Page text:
Meet our coordinator!

Facebook
LinkedIn
Email

To kick-off our first newsletter, we interviewed our coordinator, prof. Tanja Mimmo from the Free University in Bolzano. What better way to learn about project ECHO, than from the person who holds it all together?


Let’s work from the ground up. When did you discover your passion for science?

TM: Since childhood, I’ve been intrigued by understanding why things are the way they are. It was during high school that I truly discovered my passion for science, in particular the natural sciences and chemistry.

Tell us about your work as a university scholar. What are your responsibilities and specializations?

I am a full professor of soil science and the director of the Competence Centre for Plant Health. Thus, my duties and my typical day are rather diverse and differ from day to day. It is also what makes my job very interesting – it never gets boring! Depending on the semester, I am teaching soil chemistry and fertility the winter semester and analytical chemistry the summer semester to students of the Bachelor’s Degree in Agricultural, Food and Mountain Environmental Sciences. This involves preparing lectures, excursions and exercises, leading discussions, and providing feedback to students. Of course, a major part of my day is dedicated to research activities, discussing research data, experimental plans, setups, etc., with my colleagues, correcting or writing papers, but also project meetings on ongoing projects, as well as meetings for future projects and the related writing phase of the projects.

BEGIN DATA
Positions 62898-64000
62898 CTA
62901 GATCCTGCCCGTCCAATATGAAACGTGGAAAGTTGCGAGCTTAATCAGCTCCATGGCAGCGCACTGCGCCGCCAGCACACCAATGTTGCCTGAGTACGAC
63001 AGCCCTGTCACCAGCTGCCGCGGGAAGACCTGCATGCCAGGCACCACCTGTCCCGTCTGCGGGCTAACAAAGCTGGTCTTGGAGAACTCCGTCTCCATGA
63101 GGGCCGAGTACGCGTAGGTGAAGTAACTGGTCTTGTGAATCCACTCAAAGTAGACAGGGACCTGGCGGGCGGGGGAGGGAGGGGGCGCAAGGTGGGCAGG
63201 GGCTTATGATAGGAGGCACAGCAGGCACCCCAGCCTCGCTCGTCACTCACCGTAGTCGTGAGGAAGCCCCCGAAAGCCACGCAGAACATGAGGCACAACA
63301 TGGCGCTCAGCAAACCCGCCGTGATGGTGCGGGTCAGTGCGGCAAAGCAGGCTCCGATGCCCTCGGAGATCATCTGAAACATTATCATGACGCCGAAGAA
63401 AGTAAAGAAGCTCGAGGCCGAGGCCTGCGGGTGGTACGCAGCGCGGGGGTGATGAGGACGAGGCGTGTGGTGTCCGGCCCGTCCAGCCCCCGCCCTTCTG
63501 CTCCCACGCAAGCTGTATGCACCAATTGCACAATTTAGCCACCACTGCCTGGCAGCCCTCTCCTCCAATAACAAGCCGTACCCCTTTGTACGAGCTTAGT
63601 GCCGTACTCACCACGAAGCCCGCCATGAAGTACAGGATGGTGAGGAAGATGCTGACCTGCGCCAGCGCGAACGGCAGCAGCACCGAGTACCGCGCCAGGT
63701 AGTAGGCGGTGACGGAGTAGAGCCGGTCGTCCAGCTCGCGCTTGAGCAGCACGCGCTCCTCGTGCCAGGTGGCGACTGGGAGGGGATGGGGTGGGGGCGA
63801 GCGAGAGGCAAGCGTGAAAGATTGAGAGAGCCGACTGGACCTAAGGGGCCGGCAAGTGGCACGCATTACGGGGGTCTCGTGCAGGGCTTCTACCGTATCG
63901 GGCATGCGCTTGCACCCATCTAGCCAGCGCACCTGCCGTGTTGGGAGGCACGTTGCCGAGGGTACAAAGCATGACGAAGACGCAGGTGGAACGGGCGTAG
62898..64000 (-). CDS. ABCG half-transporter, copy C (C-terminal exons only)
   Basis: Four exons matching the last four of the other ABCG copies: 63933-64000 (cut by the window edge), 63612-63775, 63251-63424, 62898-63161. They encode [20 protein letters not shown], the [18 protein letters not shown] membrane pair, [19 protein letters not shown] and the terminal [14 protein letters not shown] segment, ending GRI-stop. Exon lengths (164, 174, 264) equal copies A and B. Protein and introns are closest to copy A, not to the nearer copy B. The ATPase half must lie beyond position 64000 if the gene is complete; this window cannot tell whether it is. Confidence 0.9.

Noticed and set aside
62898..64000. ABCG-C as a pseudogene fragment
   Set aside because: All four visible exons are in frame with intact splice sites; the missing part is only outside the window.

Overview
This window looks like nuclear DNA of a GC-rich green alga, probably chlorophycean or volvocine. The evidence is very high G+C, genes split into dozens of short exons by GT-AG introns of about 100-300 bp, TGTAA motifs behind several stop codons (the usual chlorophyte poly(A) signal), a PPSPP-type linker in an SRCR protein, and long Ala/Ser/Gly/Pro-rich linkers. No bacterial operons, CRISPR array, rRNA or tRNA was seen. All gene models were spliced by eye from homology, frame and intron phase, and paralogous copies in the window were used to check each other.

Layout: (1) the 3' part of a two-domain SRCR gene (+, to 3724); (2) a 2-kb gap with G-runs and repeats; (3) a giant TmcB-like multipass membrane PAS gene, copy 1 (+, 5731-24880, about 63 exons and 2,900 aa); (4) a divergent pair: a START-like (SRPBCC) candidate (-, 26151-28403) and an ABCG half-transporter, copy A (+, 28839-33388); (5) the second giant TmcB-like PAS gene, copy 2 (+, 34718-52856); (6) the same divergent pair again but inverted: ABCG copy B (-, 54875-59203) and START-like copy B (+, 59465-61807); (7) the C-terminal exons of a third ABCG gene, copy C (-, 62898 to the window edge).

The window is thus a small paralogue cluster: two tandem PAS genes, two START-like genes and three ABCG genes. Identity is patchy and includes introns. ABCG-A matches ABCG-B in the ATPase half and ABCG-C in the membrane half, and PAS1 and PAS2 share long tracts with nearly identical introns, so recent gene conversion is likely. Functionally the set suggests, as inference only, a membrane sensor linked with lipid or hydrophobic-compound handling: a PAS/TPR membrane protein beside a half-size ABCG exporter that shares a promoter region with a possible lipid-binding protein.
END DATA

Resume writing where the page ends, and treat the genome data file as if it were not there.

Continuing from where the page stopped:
As a full professor and director of a competence center, I also have many institutional duties and meetings, like faculty councils, steering committee meetings, etc. These gatherings are essential for discussing curriculum changes, administrative matters, and other aspects of university governance.

Of course, reading academic journals, attending conferences, and networking with colleagues to stay informed about latest advancements are part of my daily life as well.

How did Project ECHO come to be, and what drove you to focus on citizen involvement in soil health?

To be honest, I was not an expert on citizen science. I was participating in a brokerage event organized by DGAgri in June 2022, where I met several people, some of whom I knew already and some for the first time. We were talking about the topic of Mission Soil, and the one that caught my main interest was the one of citizen science. As a soil scientist, thus a researcher but also a professor, I am often in contact with students, farmers, and other stakeholders who do not necessarily have a background in soil science or knowledge on the matter. After further reading, I thought that citizen science could be a great opportunity to go in this direction. I started studying the topic and creating a network of partners.

What do you hope ECHO will change?